What We’re Reading: April 7 – April 13

Homesteading on Mars, IL agents scramble for class hours, and former careers of REALTORS

Interested in colonizing the moon or other planets? One big hurdle to overcome (and there are lots of course): no private property. Several international treaties on space and the moon prohibit sovereignty claims and private property. But if we want to jumpstart colonization and exploration, some scientists are suggesting these treaties be scrapped or wiggled around.

The census released a study recently that shows the economic recession and high gas prices continue to impact the farthest ex-urban regions of metro areas. Population growth for counties on the fringes of metropolitan regions has collapsed while closer in counties continue to see growth. USA Today has great sliding tool to compare 2006 data with 2011. One big growth area that stands out: the oil boomtowns of northwest North Dakota.

April 30 is the deadline for Illinois salespersons to upgrade their license to the new minimum standard of broker. The state gave salespersons two years to get the training to upgrade, but as of March 30, only 35% of agents have transitioned to broker.

A new Super-PAC is born: Friends of Traditional Banking to make an impact on the American legislative and regulatory process. How will this PAC effect real estate finance and lending? Only time will tell.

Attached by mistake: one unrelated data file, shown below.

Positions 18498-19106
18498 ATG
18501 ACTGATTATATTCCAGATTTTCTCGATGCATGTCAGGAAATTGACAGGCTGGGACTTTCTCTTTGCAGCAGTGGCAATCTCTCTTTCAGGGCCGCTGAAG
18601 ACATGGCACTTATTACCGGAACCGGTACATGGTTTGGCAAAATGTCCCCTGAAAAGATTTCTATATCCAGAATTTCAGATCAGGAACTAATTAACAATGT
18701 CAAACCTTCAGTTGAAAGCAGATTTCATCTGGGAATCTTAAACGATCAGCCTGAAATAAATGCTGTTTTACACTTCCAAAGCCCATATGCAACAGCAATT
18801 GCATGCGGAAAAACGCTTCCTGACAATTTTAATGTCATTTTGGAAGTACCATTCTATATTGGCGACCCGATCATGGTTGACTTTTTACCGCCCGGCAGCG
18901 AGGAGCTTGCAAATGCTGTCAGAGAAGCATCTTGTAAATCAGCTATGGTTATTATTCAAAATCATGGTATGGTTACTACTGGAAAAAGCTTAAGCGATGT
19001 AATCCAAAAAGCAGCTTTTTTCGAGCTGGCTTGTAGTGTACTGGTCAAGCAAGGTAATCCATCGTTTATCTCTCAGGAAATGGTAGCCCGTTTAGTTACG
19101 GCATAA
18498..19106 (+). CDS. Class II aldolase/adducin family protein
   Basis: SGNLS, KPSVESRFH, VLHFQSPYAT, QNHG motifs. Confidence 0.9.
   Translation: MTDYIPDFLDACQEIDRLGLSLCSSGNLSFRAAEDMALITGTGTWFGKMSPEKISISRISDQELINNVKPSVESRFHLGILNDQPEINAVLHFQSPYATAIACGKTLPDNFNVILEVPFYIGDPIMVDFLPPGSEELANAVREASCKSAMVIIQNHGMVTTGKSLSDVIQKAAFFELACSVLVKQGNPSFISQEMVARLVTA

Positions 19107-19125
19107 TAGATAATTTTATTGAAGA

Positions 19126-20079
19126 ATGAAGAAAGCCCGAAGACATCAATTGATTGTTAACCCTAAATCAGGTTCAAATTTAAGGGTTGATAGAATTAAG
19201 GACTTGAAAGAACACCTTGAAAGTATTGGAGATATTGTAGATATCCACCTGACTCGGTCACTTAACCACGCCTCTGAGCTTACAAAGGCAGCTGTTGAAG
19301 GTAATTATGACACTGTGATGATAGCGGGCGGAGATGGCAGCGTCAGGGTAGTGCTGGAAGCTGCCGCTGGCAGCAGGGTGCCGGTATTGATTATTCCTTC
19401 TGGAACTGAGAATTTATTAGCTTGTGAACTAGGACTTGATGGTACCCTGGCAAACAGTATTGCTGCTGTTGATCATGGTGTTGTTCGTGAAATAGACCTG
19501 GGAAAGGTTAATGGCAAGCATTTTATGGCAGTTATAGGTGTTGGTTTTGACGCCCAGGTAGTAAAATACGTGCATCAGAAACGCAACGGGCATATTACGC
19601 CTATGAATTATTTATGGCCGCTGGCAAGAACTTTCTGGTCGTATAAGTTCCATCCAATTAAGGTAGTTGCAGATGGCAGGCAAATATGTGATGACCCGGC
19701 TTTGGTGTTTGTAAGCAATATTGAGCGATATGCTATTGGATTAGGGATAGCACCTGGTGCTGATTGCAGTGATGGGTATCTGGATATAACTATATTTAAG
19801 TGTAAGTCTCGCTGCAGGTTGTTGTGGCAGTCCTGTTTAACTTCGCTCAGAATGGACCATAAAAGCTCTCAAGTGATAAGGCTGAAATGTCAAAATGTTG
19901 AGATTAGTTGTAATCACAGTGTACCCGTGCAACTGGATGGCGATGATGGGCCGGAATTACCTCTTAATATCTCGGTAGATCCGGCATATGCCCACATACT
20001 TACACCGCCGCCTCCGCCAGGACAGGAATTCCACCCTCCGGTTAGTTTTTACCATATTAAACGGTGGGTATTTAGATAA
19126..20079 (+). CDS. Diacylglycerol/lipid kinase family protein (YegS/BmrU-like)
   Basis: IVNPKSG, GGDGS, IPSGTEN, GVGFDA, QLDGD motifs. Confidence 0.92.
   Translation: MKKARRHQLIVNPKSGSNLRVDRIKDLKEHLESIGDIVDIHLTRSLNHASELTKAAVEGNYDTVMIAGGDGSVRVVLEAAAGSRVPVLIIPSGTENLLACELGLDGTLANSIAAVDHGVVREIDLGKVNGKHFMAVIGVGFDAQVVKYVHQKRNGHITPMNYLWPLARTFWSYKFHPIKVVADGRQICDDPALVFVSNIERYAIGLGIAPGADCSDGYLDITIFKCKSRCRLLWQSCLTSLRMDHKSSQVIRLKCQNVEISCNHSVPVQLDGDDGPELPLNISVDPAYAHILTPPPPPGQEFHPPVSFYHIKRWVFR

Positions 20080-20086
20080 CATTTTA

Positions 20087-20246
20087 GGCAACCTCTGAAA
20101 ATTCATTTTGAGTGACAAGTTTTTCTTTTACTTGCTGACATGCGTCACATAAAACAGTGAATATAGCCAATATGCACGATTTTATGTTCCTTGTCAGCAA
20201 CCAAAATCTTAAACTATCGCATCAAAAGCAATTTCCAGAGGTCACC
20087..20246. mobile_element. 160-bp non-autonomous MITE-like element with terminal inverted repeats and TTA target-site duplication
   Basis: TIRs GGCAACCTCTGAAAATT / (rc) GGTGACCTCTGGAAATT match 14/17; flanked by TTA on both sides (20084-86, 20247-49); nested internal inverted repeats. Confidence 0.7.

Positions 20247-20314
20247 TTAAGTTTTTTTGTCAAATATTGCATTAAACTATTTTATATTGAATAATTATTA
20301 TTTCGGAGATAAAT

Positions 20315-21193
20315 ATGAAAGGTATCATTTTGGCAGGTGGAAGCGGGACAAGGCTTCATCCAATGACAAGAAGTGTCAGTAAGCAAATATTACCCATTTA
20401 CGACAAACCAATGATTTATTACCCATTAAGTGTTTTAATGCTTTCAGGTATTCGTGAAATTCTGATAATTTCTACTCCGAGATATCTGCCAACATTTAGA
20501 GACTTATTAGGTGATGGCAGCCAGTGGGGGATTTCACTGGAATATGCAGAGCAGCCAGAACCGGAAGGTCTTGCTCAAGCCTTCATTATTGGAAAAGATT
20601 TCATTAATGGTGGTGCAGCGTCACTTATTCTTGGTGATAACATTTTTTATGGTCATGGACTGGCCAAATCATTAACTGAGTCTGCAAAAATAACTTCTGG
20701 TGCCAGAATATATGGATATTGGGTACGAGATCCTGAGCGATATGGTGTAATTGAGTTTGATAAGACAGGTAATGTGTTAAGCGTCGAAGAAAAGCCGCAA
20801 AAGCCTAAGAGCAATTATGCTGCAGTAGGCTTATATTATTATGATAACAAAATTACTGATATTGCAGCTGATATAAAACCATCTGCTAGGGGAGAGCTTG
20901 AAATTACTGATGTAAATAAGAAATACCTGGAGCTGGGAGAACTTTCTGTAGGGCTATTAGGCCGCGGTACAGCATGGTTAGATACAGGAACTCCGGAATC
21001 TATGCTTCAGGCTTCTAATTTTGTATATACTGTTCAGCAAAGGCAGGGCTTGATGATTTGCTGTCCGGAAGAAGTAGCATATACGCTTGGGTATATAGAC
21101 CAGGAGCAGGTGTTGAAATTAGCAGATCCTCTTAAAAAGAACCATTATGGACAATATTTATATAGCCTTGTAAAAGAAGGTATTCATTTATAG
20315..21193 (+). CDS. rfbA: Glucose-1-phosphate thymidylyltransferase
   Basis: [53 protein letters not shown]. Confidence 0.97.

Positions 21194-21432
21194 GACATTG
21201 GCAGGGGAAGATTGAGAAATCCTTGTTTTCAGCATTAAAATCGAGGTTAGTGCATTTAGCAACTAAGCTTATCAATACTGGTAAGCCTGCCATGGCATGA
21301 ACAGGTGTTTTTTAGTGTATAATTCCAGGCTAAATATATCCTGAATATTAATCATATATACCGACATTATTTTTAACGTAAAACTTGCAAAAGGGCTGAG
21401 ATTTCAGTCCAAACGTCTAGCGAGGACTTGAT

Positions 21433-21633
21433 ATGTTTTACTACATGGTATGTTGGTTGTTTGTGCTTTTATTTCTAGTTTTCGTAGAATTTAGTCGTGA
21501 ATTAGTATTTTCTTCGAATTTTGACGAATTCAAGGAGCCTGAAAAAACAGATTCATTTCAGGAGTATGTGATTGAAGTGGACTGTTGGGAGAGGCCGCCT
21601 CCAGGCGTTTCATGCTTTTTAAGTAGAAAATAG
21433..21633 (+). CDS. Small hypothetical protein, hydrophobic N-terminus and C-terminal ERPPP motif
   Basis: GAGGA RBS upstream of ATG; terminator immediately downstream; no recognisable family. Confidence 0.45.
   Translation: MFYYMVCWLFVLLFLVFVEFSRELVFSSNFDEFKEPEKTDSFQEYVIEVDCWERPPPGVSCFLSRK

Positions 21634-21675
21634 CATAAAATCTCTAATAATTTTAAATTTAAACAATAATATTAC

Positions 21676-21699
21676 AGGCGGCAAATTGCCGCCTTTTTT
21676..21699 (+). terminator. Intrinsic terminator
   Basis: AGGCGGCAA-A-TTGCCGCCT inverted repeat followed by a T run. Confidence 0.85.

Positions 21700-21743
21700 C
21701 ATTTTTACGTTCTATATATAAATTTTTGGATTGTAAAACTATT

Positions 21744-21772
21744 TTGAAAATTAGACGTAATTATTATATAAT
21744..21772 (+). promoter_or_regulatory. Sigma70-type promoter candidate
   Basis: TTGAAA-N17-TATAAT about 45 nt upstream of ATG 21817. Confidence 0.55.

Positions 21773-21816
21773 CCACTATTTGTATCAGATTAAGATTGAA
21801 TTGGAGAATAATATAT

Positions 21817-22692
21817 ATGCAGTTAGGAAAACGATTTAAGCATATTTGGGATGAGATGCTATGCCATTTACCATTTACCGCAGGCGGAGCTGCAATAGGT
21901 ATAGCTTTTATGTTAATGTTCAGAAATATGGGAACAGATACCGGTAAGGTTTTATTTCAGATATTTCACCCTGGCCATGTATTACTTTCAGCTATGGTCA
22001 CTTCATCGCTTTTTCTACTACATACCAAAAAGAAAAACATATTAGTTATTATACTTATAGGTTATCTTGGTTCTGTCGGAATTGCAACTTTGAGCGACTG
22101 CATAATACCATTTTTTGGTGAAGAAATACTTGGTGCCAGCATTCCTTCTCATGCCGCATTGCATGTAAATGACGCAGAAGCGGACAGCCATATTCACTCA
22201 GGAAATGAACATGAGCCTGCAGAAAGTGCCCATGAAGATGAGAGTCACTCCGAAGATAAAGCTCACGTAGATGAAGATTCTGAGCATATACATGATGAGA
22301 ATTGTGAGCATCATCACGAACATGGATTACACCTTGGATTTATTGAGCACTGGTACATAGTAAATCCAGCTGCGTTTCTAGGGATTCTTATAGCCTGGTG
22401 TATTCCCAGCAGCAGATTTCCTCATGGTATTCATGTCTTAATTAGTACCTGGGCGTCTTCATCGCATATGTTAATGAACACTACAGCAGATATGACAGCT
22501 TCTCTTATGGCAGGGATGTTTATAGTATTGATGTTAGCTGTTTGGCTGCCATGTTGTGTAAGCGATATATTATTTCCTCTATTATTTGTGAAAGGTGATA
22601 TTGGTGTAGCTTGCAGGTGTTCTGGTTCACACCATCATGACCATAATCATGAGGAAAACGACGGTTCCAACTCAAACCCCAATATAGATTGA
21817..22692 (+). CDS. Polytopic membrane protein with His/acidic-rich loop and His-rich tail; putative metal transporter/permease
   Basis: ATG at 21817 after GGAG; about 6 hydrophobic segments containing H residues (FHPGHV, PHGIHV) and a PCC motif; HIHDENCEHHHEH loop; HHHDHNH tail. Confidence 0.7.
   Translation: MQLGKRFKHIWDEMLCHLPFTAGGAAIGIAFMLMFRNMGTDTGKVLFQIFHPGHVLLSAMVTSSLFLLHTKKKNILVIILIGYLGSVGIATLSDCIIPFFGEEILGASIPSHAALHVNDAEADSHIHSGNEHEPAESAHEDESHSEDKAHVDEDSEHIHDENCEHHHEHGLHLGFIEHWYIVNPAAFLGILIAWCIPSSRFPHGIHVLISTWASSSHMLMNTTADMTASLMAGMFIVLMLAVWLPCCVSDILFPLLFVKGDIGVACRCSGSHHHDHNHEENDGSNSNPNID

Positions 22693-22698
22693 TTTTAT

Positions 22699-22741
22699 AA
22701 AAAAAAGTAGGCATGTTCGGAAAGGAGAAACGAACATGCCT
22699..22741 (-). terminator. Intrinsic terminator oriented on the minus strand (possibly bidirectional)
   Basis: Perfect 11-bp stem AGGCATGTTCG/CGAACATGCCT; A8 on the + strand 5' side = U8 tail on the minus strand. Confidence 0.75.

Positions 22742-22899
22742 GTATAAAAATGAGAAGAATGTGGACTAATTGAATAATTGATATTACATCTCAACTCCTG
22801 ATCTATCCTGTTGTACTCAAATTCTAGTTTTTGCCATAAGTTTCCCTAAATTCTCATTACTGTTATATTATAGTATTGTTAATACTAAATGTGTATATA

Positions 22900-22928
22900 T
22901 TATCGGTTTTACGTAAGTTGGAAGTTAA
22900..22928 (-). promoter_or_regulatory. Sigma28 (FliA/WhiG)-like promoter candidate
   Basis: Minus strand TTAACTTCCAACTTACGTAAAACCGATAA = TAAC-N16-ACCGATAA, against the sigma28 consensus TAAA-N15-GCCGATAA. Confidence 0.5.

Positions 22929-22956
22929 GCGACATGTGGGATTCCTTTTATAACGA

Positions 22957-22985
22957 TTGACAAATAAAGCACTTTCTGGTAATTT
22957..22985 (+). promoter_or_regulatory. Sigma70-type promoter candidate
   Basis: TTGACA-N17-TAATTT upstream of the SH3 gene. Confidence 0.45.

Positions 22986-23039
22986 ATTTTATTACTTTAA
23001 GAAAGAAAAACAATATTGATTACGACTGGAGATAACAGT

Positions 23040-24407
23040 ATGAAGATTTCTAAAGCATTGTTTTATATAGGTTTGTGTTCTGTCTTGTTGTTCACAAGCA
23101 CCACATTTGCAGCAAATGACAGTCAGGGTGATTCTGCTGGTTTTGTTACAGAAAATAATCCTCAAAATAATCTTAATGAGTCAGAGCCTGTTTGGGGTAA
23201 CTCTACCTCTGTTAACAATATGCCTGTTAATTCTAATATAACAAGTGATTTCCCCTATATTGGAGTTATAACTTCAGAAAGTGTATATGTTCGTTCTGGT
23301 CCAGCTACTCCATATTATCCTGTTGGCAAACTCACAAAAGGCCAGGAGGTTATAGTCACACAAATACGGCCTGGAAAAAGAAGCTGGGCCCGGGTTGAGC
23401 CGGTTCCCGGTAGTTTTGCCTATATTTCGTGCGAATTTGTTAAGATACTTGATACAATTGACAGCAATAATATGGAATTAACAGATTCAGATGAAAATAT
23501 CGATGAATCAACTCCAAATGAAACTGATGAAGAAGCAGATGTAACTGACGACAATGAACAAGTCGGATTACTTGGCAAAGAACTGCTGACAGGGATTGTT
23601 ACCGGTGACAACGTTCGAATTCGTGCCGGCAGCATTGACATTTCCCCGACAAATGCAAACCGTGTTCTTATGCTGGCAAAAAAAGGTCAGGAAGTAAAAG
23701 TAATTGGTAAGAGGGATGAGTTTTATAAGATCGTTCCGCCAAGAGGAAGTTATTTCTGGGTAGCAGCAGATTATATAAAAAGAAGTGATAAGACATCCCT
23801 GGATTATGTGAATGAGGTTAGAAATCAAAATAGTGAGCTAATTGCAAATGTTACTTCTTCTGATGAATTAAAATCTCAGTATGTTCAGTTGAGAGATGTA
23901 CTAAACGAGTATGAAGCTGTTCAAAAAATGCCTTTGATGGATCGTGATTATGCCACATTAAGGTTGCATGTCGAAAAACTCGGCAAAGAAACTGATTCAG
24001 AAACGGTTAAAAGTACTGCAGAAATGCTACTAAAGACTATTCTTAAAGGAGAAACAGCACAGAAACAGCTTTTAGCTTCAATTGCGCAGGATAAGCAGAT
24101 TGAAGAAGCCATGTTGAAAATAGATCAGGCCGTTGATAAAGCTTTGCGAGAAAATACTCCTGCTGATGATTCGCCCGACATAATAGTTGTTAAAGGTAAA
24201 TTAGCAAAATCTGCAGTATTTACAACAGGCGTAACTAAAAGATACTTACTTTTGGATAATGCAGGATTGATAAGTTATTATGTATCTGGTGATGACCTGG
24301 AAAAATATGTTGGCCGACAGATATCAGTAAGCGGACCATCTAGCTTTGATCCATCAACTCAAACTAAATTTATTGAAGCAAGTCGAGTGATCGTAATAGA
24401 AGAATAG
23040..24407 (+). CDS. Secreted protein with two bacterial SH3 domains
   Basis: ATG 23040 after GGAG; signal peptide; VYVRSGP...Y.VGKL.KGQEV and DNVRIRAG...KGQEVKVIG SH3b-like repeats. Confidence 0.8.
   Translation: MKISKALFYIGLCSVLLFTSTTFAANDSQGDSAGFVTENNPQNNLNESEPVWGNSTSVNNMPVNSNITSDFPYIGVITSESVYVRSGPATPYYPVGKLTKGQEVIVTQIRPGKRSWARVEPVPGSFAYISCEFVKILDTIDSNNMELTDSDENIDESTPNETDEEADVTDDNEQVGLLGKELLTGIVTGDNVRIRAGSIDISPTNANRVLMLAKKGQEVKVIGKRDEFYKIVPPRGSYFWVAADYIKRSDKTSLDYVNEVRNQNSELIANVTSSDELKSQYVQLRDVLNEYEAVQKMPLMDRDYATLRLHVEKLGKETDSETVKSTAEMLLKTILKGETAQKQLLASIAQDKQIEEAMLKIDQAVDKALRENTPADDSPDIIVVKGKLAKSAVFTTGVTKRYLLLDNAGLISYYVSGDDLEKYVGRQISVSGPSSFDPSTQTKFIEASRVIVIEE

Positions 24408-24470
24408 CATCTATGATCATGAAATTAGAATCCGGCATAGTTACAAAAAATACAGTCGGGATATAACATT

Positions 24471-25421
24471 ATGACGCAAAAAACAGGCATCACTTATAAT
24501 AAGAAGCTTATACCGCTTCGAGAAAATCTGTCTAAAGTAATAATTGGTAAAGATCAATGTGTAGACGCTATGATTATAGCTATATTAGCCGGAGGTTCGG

What is the perfect career for an ex-rapper, hand model or actress?  Real estate of course.  The New York Times profiles 3 brokers who have made the transition from entertainment to real estate.

Gone are the glory days when only PCs had to worry about viruses. Macs have gotten popular enough that ne’er-do-wells are targeting them for mischief. The latest virus is called Flashback and targets a vulnerability in Java. With a slow release of a patch from Apple, an estimated 1 million or more Macs might have been infected. Check to see if yours is with this simple guide from Wired.

The Dept. of Justice is suing Apple and several publishers in an eBook antitrust case. The big winner? Amazon.

The 100th anniversary of the Titanic sinking is approaching. The New York Times explains how high tides and optical illusions could have contributed to the disaster.

As librarians, we watch for updates to the banned books lists. The ALA recently noted that the Hunger Games trilogy has cracked the top 10 list of most challenged books, though it appears that some of the complaints are more directed at the movie than the books themselves…I’m not sure how any of these books are anti-family, satanic, or anti-ethnic, but there you go.


Senior Information Specialist

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